Last week, Director of National Intelligence (DNI) Dennis Blair presented the “Annual Threat Assessment of the U.S. Intelligence Community” to lawmakers on Capitol Hill. While the report notes that Venezuela is “struggling” to deal with the post-2008 drop in oil prices and with production declines, it also outlines a variety of ways in which Hugo Chávez remains a very real threat to U.S. interests in Latin America and beyond.
Start with Iran. The mullahs have identified oil-rich Venezuela as a potential shield against the impact of international energy sanctions. Even if the U.S. and other Western powers further restricted Iran’s access to gasoline, Venezuela (and China) could help soften the blow. As U.S. policymakers evaluate the effectiveness of gasoline sanctions, they must remember that Tehran and Caracas have formed an increasingly close alliance. This past June, after Iran’s stolen election, while government thugs were murdering student demonstrators in the streets, Chávez congratulated Iranian president Mahmoud Ahmadinejad on his “very big and important victory.”
The Venezuelan leader has also upgraded ties with Vladimir Putin’s Russia. “Over the past five years,” says the DNI report, “Venezuela has purchased more than $6 billion in weapons from Moscow, including 24 SU30MK multi-role fighters, along with helicopters, tanks, armored personnel carriers, air defenses missiles, and small arms.” The magnitude of Venezuela’s military buildup has raised serious worries elsewhere in South America, and it “risks fueling a regional arms race.” Neighboring Colombia is especially alarmed, given Chávez’s bellicose statements about the possibility of war and his support for the Revolutionary Armed Forces of Colombia (FARC). According to the DNI report, Venezuela is still covertly aiding the FARC terrorists, despite a series of embarrassing revelations over the past two years.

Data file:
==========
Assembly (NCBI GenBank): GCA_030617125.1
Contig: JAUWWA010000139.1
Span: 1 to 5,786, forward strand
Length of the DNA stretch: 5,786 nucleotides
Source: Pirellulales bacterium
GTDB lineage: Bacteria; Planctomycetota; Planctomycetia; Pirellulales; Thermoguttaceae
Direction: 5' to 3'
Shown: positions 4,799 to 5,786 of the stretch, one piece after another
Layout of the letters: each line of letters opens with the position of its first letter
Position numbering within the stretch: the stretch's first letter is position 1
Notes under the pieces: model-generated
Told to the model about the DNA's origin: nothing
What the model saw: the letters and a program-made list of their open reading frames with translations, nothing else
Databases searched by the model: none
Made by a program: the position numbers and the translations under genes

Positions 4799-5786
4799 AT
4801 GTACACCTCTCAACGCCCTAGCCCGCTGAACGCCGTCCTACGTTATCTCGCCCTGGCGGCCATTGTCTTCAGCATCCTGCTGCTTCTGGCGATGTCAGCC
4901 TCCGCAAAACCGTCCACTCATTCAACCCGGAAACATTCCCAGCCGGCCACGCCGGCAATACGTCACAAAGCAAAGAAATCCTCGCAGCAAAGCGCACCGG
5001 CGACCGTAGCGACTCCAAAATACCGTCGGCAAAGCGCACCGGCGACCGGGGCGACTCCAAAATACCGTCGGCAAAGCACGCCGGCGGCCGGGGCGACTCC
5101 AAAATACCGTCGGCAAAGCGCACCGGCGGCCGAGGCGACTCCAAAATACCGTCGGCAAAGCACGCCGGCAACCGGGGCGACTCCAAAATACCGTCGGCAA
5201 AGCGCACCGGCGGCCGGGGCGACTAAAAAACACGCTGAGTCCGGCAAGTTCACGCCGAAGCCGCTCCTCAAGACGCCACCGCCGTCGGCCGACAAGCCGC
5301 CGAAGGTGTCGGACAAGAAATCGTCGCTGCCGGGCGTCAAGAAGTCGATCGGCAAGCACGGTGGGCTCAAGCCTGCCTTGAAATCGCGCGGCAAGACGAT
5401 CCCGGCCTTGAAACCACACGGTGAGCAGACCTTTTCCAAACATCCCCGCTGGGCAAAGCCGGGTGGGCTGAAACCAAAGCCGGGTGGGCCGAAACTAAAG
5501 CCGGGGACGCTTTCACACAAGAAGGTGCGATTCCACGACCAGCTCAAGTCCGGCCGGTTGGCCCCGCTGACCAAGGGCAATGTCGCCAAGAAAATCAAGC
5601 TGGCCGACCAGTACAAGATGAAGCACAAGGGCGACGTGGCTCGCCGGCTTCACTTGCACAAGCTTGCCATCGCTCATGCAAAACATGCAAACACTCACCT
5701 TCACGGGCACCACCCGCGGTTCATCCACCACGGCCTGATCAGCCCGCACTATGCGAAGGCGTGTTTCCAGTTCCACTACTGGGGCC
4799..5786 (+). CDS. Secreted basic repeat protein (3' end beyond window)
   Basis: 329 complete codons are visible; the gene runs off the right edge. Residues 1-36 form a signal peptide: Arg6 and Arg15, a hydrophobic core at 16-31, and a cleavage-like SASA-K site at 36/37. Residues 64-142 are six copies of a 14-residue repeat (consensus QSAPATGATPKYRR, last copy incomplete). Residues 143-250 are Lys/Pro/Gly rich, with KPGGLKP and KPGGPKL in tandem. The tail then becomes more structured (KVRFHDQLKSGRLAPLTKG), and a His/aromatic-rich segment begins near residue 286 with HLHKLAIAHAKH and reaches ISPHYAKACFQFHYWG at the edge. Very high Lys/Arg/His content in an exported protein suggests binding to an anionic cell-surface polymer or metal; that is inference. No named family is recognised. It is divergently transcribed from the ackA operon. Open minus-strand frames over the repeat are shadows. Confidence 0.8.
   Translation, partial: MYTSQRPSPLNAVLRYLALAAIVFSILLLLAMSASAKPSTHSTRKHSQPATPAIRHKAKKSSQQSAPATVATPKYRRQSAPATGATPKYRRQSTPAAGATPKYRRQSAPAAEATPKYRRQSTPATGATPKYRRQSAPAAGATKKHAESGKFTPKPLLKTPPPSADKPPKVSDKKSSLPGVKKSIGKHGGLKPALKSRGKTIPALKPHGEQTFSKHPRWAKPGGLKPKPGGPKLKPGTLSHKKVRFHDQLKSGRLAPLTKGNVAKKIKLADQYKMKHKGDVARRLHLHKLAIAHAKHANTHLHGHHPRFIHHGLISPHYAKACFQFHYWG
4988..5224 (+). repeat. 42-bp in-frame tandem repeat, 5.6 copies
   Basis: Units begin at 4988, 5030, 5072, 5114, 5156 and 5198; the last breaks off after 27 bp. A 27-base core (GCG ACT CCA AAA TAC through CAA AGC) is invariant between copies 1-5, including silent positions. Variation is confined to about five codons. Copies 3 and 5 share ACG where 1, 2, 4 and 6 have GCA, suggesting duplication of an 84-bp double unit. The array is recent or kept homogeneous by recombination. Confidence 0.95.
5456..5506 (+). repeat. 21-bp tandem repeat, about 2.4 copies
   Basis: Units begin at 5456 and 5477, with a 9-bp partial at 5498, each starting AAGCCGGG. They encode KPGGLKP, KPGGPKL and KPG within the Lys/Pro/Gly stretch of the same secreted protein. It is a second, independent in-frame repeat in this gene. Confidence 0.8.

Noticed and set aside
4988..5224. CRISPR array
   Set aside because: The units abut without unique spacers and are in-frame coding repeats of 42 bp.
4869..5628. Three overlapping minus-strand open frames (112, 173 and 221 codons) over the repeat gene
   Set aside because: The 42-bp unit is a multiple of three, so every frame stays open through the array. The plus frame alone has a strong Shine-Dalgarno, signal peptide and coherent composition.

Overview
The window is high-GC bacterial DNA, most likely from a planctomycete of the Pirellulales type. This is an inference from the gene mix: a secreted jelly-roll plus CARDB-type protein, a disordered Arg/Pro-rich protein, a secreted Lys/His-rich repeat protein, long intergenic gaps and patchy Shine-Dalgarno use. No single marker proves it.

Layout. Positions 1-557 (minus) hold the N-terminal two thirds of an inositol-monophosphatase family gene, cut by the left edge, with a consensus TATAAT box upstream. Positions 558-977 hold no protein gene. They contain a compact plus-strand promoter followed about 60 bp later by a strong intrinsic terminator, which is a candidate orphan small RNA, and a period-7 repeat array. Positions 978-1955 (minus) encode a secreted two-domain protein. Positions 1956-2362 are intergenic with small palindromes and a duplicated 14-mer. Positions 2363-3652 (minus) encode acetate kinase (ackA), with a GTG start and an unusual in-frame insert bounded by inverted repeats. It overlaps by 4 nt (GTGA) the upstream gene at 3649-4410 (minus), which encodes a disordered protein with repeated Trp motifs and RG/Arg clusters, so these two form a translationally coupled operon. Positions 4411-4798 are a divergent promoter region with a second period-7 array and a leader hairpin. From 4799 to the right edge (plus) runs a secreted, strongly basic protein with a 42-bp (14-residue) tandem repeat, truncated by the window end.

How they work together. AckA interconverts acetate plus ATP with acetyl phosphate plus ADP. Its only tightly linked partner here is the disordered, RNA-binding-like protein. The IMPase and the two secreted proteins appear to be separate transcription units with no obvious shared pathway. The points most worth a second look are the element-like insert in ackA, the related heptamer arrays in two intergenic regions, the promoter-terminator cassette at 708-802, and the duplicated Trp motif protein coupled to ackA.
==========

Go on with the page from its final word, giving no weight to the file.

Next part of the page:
While Chávez has been weakened by Venezuela’s mounting domestic woes, and while his “regional influence may have peaked,” he remains a menace to democracies throughout the hemisphere. Indeed, the radical governments in Venezuela, Bolivia, Cuba, Ecuador, and Nicaragua—which are all part of Chávez’s Bolivarian Alternative for the Americas (ALBA)—“are likely to oppose nearly every U.S. policy initiative in the region, including the expansion of free trade, counter drug and counterterrorism cooperation, military training, and security initiatives, and even U.S. assistance programs.”
For example, both Bolivia and Ecuador have significantly reduced their cooperation with U.S.-led anti-drug efforts. They have also strengthened their relations with Iran. So has Nicaragua, which is led by corrupt Sandinista boss Daniel Ortega. That so many ALBA members are rushing to embrace the world’s leading terror sponsor is cause for concern.
To review: An oil-rich country—among the largest economies in Latin America—has established a growing alliance with Iran, has successfully encouraged its regional allies to do the same, has bought more than $6 billion worth of arms from authoritarian Russia in just the last five years, and is supporting one of the hemisphere’s deadliest terrorist outfits. That makes Venezuela a continuing—and substantial—threat to U.S. strategic interests, regardless of Chávez’s problems at home.
Jaime Daremblum, who served as Costa Rica’s ambassador to the United States from 1998 to 2004, is director of the Center for Latin American Studies at the Hudson Institute.